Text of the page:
- A protection of civilians’ mandate, noting particular threats to women, under Chapter VII;
- Gender-responsive security sector and judicial reform directives to the mission, that ensures that training and legislation are inclusive of women and responsive to women’s rights;
- Gender-specific benchmarks including key measures of women’s security and participation;
- As the Council called for in SCR 1889 (OP 9), “ensure that efforts for long term relief and reconstruction to ensure that women’s empowerment is taken into account during post-conflict needs assessments and planning, and factored into subsequent funding disbursements and programme activities;” and
- Emphasis that the UN ensures it is able to screen from its forces any troops, including any now serving in AFISMA, who might be reasonably suspected of having committed crimes under international law or other human rights abuses in their own countries. In addition, the new UN operation should be ready to implement strictly the UN Human Rights Due Diligence Policy in relation to any support it provides in the future to non-UN security forces.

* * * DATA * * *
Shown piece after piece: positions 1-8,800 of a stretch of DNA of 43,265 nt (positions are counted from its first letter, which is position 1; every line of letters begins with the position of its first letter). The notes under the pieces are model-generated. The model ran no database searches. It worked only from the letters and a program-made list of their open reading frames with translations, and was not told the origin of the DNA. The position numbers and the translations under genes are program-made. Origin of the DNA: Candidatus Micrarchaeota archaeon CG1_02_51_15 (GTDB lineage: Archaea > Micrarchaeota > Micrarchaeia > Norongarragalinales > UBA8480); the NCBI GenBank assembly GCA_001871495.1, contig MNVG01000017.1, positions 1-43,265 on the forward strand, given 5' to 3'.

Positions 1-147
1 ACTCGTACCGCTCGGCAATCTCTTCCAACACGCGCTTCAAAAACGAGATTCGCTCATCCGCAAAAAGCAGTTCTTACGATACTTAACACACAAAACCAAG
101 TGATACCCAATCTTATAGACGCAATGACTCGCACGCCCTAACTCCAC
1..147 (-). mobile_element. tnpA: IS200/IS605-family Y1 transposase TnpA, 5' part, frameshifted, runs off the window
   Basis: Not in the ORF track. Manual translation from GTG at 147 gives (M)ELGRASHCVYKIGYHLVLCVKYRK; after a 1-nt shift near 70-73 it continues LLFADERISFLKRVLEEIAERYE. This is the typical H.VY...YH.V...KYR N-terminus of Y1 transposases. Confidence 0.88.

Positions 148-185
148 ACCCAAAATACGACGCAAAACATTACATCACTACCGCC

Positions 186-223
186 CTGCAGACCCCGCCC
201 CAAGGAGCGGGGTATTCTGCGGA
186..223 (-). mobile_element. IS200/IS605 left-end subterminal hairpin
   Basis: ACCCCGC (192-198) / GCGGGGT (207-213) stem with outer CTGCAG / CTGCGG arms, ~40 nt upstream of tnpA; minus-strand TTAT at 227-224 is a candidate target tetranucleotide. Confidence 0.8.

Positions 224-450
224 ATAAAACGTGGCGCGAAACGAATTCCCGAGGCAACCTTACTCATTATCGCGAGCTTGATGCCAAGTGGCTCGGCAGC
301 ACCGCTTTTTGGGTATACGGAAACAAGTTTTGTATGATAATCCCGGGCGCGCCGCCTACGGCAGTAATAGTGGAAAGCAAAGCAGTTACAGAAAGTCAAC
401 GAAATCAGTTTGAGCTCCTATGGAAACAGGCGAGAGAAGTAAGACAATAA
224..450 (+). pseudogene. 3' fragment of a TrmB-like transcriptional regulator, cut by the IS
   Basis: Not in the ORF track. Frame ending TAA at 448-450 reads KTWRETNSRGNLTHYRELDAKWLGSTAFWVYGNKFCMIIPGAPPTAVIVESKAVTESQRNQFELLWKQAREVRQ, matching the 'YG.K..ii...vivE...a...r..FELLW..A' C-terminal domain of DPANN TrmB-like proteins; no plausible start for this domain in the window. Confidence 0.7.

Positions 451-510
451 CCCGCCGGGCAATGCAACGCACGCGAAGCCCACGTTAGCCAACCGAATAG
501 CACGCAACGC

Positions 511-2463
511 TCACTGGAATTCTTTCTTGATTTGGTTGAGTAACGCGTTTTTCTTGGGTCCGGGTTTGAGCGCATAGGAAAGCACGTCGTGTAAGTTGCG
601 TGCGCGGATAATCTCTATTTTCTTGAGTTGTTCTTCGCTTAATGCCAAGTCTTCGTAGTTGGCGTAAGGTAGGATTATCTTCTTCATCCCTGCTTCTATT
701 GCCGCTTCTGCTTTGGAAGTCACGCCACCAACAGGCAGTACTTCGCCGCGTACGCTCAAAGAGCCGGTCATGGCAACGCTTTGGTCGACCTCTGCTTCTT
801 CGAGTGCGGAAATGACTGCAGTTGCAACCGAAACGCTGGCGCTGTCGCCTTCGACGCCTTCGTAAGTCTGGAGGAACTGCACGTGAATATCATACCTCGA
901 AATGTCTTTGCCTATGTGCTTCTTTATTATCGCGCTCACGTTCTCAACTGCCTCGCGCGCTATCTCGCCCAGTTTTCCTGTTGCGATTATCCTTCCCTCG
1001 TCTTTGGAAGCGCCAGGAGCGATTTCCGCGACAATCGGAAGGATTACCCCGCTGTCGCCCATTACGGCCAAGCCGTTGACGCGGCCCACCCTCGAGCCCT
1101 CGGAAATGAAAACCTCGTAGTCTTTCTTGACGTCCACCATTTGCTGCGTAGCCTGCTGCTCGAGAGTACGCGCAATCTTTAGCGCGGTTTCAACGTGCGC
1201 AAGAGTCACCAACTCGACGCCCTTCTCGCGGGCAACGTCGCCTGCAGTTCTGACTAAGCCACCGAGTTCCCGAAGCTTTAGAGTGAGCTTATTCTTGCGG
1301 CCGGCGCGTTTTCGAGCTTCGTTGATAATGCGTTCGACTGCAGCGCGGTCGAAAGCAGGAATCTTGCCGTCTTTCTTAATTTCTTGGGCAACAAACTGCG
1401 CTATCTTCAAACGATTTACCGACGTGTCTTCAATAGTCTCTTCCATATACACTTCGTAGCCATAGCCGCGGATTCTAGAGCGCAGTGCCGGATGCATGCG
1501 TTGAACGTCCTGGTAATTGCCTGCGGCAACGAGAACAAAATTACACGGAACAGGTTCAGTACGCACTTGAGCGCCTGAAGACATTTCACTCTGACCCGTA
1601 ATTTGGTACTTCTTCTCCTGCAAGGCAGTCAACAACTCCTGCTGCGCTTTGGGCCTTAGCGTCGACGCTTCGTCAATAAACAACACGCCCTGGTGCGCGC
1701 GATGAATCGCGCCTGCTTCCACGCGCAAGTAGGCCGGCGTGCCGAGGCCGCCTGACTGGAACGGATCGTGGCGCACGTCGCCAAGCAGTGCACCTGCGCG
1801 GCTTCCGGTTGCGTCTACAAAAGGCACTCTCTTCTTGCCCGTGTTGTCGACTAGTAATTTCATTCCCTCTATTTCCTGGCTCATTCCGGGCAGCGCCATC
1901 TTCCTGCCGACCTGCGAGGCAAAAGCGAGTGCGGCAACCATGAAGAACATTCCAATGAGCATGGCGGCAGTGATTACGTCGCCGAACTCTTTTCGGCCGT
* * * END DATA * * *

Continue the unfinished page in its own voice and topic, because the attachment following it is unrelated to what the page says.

In the interim, the Council should call for the expedited deployment of UN civilian personnel for UNOM, particularly human rights monitors and gender experts. An urgent upscale is still needed in specialized gender-based violence service delivery with humanitarian organizations leading the GBV response, and continuous support from the GBV Sub-Cluster leadership.
Abyei / Darfur / South Sudan / Sudan
The Council is expected to receive reports on the UN mission in Abyei (UNISFA) and the UN mission in Darfur (UNAMID). Both reports should include gender analysis on SSR, RoL, and peacebuilding. Both missions should provide specific information on humanitarian concerns, efforts to address violations of women’s rights, including sexual violence, and ending impunity for these crimes. In its discussion of the situation in Darfur, the Council should call on the government of Sudan to immediately end attacks against civilians; step up efforts to end impunity for sexual violence, including by security forces, and grant UNAMID and UN entities unfettered access to all areas where civilians need protection.